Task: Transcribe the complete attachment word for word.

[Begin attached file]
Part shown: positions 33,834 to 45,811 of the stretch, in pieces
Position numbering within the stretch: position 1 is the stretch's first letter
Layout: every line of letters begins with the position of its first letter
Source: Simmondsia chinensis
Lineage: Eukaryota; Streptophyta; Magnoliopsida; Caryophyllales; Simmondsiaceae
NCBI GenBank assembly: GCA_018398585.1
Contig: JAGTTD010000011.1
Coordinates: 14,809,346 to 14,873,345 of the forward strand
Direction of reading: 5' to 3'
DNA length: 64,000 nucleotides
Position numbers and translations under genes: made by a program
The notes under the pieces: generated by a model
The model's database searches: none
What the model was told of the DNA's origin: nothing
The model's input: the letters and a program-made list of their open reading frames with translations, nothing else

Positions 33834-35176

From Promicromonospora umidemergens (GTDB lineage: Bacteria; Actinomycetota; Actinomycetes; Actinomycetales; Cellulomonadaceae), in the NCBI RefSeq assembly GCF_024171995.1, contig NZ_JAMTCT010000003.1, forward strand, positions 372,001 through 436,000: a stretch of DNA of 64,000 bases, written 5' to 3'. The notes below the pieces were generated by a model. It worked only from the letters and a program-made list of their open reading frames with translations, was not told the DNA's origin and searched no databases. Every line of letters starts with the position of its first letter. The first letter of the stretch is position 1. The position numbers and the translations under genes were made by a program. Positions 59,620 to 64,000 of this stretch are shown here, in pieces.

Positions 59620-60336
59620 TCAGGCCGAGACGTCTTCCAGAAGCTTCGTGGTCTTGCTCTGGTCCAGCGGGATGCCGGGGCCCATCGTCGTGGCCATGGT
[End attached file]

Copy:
Part shown: positions 33,834 to 45,811 of the stretch, in pieces
Position numbering within the stretch: position 1 is the stretch's first letter
Layout: every line of letters begins with the position of its first letter
Source: Simmondsia chinensis
Lineage: Eukaryota; Streptophyta; Magnoliopsida; Caryophyllales; Simmondsiaceae
NCBI GenBank assembly: GCA_018398585.1
Contig: JAGTTD010000011.1
Coordinates: 14,809,346 to 14,873,345 of the forward strand
Direction of reading: 5' to 3'
DNA length: 64,000 nucleotides
Position numbers and translations under genes: made by a program
The notes under the pieces: generated by a model
The model's database searches: none
What the model was told of the DNA's origin: nothing
The model's input: the letters and a program-made list of their open reading frames with translations, nothing else

Positions 33834-35176

From Promicromonospora umidemergens (GTDB lineage: Bacteria; Actinomycetota; Actinomycetes; Actinomycetales; Cellulomonadaceae), in the NCBI RefSeq assembly GCF_024171995.1, contig NZ_JAMTCT010000003.1, forward strand, positions 372,001 through 436,000: a stretch of DNA of 64,000 bases, written 5' to 3'. The notes below the pieces were generated by a model. It worked only from the letters and a program-made list of their open reading frames with translations, was not told the DNA's origin and searched no databases. Every line of letters starts with the position of its first letter. The first letter of the stretch is position 1. The position numbers and the translations under genes were made by a program. Positions 59,620 to 64,000 of this stretch are shown here, in pieces.

Positions 59620-60336
59620 TCAGGCCGAGACGTCTTCCAGAAGCTTCGTGGTCTTGCTCTGGTCCAGCGGGATGCCGGGGCCCATCGTCGTGGCCATGGT